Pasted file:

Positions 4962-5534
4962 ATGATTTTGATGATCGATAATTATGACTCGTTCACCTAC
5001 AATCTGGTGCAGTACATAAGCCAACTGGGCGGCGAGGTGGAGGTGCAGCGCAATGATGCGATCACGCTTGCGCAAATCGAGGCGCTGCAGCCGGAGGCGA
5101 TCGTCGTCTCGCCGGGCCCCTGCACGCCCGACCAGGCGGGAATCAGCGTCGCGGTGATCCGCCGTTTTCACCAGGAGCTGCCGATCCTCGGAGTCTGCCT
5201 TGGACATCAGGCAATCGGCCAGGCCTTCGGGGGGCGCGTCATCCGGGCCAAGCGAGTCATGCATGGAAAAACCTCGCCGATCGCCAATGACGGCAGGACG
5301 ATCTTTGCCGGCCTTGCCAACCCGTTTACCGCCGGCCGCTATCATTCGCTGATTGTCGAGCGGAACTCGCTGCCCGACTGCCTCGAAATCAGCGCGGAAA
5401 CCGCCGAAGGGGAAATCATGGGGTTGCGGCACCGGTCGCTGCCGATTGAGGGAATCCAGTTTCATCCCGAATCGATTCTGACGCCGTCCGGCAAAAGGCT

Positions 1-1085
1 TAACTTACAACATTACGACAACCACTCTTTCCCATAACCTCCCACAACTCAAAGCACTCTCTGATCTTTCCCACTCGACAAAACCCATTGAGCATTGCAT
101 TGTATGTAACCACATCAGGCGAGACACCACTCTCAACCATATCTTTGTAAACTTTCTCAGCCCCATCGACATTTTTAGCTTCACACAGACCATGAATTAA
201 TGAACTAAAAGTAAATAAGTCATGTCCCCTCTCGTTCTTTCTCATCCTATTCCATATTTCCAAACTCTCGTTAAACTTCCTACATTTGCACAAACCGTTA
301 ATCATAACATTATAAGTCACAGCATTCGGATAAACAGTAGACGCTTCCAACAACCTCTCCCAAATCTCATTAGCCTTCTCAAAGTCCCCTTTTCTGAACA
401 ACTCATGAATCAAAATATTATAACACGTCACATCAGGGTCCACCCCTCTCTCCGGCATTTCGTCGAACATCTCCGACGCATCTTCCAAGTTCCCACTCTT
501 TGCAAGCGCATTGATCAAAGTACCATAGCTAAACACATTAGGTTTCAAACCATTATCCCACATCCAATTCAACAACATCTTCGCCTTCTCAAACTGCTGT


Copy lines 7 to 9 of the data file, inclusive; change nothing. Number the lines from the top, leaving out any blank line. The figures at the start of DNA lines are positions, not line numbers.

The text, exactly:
5401 CCGCCGAAGGGGAAATCATGGGGTTGCGGCACCGGTCGCTGCCGATTGAGGGAATCCAGTTTCATCCCGAATCGATTCTGACGCCGTCCGGCAAAAGGCT

Positions 1-1085
1 TAACTTACAACATTACGACAACCACTCTTTCCCATAACCTCCCACAACTCAAAGCACTCTCTGATCTTTCCCACTCGACAAAACCCATTGAGCATTGCAT